Rebbe Nachman of Breslov tells us: “When a person realizes that everything that happens to them is for their good, they are perceiving a bit of the World to Come… But this is only possible by raising the holy Kingship from exile” (Likutey Moharan I:4).
What does it mean that the holy Kingship is in exile? Furthermore, how are we supposed to “raise” it up from its exile?
Rav Yaakov Meir Shechter explains that the holy Kingship is in exile when we – human beings – imagine ourselves to be our own creator. This is the venom that the snake injected into Chava, when he promised her that if she ate from the tree, “You shall be as gods” (Genesis 3:5).
It is up to us to “raise the holy Kingship from exile.” By constantly being conscious that we are only creations of the Creator, we return the fallen kingship to its proper source.
This brings about a “sweetening of judgments.” For when we internalize that Kingship belongs to Hashem, and all power is His, then we will also realize that everything He does to us is for our own eternal good. Thus, Rebbe Nachman said, “A person who has emunah has true life” (Sichos HaRan 57).
Elsewhere, Rebbe Nachman tells us that the main source of exile is in the mind: When we become so confused and doubt-filled that we lack clarity and forget about G-d (II:21). This is the worst exile of all, and escaping from it is the “birth pangs” of Moshiach on a personal level. Thus, our Sages taught us, “When a person has knowledge of G-d, it is as if the Holy Temple was rebuilt in his day” (Berachos 33a).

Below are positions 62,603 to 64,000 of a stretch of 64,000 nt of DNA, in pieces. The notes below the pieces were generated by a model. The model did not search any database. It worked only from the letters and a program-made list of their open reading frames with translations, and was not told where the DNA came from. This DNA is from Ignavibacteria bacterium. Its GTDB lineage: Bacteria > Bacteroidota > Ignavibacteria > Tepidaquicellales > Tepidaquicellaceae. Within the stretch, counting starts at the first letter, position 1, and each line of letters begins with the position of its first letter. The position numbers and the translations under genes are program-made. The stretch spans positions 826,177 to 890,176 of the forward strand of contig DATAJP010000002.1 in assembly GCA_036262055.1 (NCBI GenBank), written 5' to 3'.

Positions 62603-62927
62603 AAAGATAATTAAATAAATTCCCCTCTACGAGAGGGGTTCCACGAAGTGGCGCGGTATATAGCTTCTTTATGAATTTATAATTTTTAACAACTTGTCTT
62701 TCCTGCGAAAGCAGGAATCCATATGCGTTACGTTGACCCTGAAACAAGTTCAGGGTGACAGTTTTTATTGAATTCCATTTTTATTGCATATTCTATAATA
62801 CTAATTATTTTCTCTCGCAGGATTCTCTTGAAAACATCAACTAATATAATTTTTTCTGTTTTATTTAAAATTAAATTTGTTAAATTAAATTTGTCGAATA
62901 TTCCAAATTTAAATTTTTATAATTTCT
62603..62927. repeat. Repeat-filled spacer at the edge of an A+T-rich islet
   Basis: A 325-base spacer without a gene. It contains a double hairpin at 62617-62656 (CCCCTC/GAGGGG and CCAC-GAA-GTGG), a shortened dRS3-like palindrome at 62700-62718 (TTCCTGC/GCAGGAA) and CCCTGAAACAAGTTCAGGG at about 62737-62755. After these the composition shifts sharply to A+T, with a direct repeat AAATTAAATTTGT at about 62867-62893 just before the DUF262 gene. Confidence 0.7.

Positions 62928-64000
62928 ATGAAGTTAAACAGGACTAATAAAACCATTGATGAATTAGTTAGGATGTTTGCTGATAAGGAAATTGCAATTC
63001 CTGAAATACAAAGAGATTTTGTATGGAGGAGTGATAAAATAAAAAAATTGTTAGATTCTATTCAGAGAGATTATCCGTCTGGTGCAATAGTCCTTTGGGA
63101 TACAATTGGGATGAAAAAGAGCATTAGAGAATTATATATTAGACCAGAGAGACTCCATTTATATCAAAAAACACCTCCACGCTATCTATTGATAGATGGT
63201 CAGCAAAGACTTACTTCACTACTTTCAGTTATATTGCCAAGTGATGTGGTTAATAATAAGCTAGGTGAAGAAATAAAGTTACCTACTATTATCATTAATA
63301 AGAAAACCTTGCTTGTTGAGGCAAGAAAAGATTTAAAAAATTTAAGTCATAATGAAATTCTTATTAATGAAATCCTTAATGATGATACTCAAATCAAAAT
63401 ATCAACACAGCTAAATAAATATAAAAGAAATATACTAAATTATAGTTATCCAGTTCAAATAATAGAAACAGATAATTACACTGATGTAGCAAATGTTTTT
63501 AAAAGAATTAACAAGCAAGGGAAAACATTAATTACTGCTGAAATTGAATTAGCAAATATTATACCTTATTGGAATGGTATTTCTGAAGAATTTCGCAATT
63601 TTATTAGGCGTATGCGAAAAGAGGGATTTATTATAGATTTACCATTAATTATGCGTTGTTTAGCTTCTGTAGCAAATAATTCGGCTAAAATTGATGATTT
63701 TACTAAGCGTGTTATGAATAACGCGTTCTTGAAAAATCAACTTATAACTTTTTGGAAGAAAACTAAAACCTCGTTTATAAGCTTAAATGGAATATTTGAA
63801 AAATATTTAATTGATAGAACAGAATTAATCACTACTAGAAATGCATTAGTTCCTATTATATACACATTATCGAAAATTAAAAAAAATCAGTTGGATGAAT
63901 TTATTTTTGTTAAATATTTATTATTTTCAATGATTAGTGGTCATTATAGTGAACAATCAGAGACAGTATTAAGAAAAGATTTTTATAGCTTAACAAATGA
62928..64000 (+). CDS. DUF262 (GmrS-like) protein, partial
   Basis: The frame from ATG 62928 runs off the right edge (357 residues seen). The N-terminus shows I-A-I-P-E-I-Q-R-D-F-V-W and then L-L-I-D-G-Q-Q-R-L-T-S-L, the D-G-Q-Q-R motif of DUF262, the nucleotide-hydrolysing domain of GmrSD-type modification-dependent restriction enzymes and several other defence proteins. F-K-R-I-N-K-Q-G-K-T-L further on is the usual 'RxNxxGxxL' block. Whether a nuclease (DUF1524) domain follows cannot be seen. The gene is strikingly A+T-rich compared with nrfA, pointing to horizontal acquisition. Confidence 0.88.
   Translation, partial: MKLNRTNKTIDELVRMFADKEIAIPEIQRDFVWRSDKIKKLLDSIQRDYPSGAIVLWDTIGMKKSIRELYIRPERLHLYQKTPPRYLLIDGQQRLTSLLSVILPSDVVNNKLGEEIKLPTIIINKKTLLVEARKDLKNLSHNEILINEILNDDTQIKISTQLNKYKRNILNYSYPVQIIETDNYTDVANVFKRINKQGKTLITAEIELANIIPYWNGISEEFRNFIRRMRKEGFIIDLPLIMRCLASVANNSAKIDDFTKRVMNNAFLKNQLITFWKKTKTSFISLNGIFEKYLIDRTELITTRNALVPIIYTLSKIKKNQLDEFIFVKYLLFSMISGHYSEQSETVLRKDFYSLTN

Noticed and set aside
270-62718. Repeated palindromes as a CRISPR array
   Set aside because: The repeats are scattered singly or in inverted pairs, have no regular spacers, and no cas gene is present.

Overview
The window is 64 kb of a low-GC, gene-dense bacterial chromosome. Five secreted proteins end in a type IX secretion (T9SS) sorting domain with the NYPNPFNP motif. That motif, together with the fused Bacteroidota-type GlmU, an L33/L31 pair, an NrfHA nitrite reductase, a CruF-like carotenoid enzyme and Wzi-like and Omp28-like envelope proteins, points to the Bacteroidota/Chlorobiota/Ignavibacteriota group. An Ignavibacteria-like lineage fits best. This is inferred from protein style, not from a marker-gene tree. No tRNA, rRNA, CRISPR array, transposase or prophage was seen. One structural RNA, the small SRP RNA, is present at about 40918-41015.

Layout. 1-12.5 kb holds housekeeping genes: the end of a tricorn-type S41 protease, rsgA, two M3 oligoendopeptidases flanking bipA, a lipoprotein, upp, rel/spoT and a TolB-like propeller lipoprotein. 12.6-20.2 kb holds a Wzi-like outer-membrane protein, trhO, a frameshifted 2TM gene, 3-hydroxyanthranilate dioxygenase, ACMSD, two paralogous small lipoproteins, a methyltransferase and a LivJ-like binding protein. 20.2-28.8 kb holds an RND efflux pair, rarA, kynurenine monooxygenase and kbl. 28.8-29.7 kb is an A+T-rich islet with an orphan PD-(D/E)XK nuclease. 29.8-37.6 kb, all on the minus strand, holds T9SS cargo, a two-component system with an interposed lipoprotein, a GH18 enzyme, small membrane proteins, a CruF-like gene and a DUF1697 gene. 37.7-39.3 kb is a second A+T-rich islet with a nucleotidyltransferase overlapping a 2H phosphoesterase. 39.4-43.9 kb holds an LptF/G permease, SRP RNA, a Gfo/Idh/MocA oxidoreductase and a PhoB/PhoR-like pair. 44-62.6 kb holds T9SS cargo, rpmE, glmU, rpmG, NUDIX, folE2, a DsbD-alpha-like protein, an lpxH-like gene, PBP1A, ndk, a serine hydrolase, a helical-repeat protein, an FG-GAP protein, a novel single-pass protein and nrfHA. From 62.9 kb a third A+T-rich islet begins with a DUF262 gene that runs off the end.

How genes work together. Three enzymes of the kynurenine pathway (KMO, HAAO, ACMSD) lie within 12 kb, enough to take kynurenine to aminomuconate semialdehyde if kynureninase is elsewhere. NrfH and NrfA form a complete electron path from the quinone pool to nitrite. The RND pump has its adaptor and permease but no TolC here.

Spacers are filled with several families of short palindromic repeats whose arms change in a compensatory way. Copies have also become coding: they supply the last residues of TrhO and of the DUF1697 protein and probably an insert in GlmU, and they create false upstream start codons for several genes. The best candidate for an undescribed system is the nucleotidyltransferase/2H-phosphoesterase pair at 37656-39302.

Rav Chaim Volozhiner (Nefesh HaChaim III:12-13) cites the Gemara (Chullin 7b), which teaches that if a person internalized the verse (Devarim 4:35), “Ein od milvado – Hashem, He is G-d, there is nothing else besides Him,” they will be protected from harmful forces.
This “segula” has a long history of producing incredible results. The Brisker Rav, Reb Velvel Soloveitchik, testified how as a young man he was commanded to appear before the Russian draft board to be inducted into the Czar’s army. As the date of his appearance neared, his father, Rav Chaim Brisker, instructed him to concentrate on the above passage from Nefesh HaChaim. To Reb Velevel’s great relief, his meeting with the draft board came and he was given an exemption despite being young and healthy.
Later, when the Germans occupied Poland at the beginning of World War II, Reb Velvel fled from Warsaw to Vilna. The roads were filled with German troops, and Nazis were everywhere. The danger was awesome. Yet, Reb Velvel traveled along undaunted, for he never stopped reviewing the pledge of Nefesh HaChaim. Just once, Reb Velvel was distracted and his mind wandered to another thought. Immediately, as if out of nowhere, an armed Nazi approached him threateningly. In a flash, Reb Velvel collected his thoughts and focused on “Ein od milvado.” Miraculously, the Nazi moved on without harming him.
May Hashem help us to be ever cognizant that He is our creator and we are His creations.